Manoeuvring at the Margins

Constraints Faced by Small States in International Trade Negotiations

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Of enduring concern for small states are the numerous constraints they face in international trade negotiations. This study provides evidence that small states can still have an important influence over the outcomes of negotiations if they successfully identify and tackle these underlying constraints.

Building on existing scholarship, Manoeuvring at the Margins is the first attempt to thoroughly analyse the views of representatives from small states on the constraints they face in this area. The authors, led by Dr Ngaire Woods and Dr Carolyn Deere Birkbeck of the University of Oxford, highlight three areas where small states can maximise their potential influence: establishing an effective negotiating team by strengthening human resources; harnessing the support of civil society and the private sector; and improving negotiation strategies. The recommendations they provide will be useful in assisting trade policy-makers in small states to achieve greater success in WTO and other trade arenas.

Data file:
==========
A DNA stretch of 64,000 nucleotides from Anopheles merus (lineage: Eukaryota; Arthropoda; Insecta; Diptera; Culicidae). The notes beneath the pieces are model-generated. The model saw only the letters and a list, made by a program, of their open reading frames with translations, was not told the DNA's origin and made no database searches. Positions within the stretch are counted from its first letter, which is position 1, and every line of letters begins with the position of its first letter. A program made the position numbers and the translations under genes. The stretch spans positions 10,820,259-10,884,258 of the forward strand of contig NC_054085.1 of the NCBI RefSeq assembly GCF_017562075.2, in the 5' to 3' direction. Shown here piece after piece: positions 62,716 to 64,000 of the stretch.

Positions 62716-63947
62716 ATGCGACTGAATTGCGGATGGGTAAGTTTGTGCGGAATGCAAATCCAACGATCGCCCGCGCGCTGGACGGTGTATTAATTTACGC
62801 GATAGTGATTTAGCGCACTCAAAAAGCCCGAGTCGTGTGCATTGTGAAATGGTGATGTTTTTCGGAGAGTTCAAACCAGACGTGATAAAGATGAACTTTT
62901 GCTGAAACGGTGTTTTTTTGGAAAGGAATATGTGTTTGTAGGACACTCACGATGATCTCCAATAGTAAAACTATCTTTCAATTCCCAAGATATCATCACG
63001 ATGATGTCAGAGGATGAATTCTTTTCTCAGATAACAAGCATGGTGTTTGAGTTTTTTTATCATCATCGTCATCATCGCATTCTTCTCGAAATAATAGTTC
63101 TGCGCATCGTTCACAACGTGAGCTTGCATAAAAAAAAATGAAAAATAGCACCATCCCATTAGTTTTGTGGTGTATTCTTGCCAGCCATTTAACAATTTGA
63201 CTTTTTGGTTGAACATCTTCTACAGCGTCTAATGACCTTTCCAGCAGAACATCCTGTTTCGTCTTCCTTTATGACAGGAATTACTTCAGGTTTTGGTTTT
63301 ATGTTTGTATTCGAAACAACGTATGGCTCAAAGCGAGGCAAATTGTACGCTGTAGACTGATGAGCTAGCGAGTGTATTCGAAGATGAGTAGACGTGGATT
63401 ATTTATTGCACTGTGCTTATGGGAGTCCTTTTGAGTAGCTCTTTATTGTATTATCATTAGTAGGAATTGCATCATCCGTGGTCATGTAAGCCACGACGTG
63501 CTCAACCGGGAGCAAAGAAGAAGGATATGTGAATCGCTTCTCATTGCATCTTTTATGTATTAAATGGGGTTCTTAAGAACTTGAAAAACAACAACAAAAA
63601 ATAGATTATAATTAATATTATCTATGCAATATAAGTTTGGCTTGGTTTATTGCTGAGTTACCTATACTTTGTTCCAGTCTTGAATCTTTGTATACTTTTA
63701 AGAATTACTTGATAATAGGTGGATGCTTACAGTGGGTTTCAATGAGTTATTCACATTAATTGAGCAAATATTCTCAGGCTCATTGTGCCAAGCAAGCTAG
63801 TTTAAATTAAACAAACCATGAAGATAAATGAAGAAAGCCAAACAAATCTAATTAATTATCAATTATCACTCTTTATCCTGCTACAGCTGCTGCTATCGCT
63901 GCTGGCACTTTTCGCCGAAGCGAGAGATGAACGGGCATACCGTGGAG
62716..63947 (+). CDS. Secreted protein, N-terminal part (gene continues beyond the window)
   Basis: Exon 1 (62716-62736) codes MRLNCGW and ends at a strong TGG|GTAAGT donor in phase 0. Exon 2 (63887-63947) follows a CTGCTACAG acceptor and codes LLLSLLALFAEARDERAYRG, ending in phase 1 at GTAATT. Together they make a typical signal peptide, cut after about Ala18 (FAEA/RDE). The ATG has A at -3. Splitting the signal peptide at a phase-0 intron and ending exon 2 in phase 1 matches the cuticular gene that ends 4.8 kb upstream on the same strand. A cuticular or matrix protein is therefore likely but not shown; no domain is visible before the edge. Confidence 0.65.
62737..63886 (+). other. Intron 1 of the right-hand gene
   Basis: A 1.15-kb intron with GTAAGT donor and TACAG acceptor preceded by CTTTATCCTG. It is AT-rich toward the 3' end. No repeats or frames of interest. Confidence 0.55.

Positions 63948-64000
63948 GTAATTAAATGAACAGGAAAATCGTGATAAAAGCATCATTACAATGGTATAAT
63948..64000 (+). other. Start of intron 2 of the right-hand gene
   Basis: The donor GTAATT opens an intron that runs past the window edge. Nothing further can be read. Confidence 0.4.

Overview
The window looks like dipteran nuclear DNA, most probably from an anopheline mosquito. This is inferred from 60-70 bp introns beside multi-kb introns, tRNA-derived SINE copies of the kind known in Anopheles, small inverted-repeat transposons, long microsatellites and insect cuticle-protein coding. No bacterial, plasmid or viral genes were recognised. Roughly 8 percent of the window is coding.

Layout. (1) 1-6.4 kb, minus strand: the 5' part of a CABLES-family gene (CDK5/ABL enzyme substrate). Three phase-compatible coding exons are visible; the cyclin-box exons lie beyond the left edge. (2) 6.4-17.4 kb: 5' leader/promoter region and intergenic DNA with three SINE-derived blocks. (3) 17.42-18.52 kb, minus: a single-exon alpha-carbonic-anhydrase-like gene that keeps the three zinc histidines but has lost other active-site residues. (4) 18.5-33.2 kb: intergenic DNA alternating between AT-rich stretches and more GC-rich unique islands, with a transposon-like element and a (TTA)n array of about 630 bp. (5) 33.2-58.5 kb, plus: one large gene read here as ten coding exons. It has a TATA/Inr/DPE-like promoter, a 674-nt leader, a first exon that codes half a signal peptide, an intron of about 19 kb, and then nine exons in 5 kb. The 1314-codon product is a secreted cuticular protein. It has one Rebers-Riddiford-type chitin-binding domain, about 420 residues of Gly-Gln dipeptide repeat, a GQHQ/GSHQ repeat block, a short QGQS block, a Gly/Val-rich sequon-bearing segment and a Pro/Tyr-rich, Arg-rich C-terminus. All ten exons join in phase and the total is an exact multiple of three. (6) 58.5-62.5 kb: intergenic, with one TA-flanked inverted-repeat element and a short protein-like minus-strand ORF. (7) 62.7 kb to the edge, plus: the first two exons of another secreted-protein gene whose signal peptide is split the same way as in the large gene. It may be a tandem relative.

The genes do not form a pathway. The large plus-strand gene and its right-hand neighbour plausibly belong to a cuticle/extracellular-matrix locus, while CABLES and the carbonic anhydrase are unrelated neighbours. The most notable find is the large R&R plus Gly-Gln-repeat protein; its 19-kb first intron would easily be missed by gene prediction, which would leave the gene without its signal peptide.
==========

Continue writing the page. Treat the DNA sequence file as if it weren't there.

The growing openness and democratisation of global rule-based trade governance structures have lessened the acceptability of, and reliance on, the overt deployment of power in the pursuit of national commercial interests. Therefore, as states seek to promote their economic interests and advance the welfare and security of their peoples, they are relying instead on diplomacy, negotiation, advocacy and litigation. This de-emphasising of power as the underlying determinant of the outcomes of competitive engagement and interaction among countries should be good for developing countries, which are often weaker than their negotiating partners. These changes should make it possible for develop ing countries to succeed in advancing their interests, even in the face of opposition from stronger states.


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